By: Terry Foster
The Lions need a running back.
Oklahoma’s Joe Mixon is a running back that can help this team. The question is whether he’s worth the headaches, bad publicity and grief. The answer is no.
Mixon is the young man shown punching a woman in the face where she sustained four broken bones. He was suspended a year from the University of Oklahoma football team, but was allowed to play last season where he rushed for 1,274 yards and 10 touchdowns.
The story turns into one of he/said, she/said. The woman Amelia Molitor claims Mixon used a gay slur toward her friend and Mixon was trying to convince Molitor to come home with him. Mixon claims she attacked him and used a racial slur. He got mad and clocked her, causing her face to slam into a table.
The NFL draft is a few weeks away and this town desperately wants the Lions to win playoff games and many believe a solid running game to take pressure off quarterback Matthew Stafford is key. Ameer Abdullah is injury prone and must prove he can hang on to the football. Players in the dressing room keep telling me that Theo Riddick is the real deal but he might be better suited as a slot receiver.
The Lions have not had a 1,000-yard rusher since Reggie Bush in 2013. And he barely reached that milestone with 1,006 yards.
The Lions running game last prospered in 1998, the year Barry Sanders retired.
It is a desperate organization with one particular need of desperation. Mixon could fix it.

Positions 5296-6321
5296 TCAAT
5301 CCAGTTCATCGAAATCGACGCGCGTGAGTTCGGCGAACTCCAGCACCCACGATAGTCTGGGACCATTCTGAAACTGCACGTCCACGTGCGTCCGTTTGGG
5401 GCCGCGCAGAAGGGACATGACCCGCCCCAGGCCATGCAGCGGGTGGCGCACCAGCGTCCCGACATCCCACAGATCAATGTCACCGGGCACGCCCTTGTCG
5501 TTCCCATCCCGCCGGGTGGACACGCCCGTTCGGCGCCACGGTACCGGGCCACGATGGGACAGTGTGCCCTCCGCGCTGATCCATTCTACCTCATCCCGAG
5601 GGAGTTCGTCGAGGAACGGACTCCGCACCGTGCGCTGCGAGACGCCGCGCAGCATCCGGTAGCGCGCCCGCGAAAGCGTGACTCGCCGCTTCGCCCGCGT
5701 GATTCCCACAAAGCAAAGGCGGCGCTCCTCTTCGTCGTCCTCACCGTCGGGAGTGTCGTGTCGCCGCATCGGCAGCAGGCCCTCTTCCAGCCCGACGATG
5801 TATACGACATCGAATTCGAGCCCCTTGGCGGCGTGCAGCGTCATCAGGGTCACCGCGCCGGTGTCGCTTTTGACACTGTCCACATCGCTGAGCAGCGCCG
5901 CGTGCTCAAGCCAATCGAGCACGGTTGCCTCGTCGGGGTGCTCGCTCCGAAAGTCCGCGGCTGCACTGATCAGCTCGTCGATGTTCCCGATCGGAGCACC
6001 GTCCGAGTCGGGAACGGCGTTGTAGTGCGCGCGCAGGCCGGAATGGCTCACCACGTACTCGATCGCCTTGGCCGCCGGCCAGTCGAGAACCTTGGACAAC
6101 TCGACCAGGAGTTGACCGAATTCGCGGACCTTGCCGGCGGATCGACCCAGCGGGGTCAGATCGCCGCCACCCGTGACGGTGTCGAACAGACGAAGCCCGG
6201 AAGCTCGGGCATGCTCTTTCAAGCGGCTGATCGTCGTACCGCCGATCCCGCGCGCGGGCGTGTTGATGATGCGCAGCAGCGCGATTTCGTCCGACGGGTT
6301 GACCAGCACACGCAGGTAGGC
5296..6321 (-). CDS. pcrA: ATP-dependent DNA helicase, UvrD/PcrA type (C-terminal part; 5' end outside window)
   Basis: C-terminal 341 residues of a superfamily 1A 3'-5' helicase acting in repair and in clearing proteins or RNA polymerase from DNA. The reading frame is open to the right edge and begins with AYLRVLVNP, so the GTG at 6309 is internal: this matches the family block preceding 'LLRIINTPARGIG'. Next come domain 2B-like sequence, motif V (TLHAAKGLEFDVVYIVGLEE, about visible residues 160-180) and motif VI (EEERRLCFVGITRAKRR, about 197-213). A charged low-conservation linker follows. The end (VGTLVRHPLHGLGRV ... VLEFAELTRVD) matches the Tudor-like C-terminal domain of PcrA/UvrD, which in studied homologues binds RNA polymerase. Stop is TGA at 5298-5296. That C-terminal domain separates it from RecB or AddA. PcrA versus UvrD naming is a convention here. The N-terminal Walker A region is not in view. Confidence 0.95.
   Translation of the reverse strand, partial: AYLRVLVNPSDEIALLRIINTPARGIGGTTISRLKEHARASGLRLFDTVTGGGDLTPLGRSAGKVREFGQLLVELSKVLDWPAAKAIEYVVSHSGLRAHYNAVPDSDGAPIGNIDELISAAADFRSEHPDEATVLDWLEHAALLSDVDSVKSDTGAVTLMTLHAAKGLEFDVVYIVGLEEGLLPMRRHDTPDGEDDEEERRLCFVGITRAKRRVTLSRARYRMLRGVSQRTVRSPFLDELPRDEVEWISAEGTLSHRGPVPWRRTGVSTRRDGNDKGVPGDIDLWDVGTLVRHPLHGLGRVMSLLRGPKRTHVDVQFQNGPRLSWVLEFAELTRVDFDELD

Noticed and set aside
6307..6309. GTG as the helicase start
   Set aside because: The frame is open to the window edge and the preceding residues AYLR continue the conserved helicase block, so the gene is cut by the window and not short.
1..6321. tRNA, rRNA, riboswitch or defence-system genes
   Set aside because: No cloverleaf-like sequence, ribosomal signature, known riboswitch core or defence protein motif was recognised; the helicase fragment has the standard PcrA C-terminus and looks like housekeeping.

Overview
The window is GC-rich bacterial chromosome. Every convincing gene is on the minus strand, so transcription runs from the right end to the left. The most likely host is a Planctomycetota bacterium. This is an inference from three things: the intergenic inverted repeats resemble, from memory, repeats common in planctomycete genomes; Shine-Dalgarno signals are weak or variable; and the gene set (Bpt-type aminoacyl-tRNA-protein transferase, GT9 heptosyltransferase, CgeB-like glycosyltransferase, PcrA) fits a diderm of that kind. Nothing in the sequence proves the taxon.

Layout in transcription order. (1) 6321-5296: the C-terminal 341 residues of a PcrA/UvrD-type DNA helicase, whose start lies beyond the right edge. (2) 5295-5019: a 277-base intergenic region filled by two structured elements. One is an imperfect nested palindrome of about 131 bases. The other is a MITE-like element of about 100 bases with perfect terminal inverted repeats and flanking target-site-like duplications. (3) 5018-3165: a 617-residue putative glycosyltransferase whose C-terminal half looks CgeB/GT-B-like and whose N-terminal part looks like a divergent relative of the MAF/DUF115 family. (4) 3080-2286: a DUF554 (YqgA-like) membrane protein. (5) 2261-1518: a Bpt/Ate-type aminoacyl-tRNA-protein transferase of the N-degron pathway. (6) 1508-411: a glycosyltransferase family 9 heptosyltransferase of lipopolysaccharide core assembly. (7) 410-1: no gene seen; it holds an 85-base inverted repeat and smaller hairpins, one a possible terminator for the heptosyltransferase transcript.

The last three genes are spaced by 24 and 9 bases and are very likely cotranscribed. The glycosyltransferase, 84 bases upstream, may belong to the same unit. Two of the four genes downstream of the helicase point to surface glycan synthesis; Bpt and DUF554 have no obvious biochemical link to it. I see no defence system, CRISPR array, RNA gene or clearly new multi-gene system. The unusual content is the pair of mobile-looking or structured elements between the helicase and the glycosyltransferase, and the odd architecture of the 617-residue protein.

As tempting as Mixon is, the Lions should pass on him. The team should send a message that it cares about domestic violence and that women’s safety is important. The team is owned by Martha Firestone Ford and I am sure she is uncomfortable with the situation.
Winning is important. But at what cost?
Let Mixon play some place else.
Mixon is a first-round talent whose stock dropped after the video was released. That shows the power of videos. It will be interesting to see what he falls because the rest of the league is hesitant now.
Any team that selects him will be getting a good talent. But it will also be getting a public relations night mare as it tries to explain to its fan base why an abuser was placed on the roster. He was suspended his freshman season and entered an Alfred Plea to assault and served 100 hours of community service and underwent counseling. The Alfred plea means he does not admit to guilt but believes the prosecution could prove its case.
NFL teams will say that the incident happened over a year ago and that he seems like a changed person. Oklahoma coaches have vouched for him to the league and contend he is a changed person. Everybody is looking for their Ezekiel Elliott.
But once again. At what cost?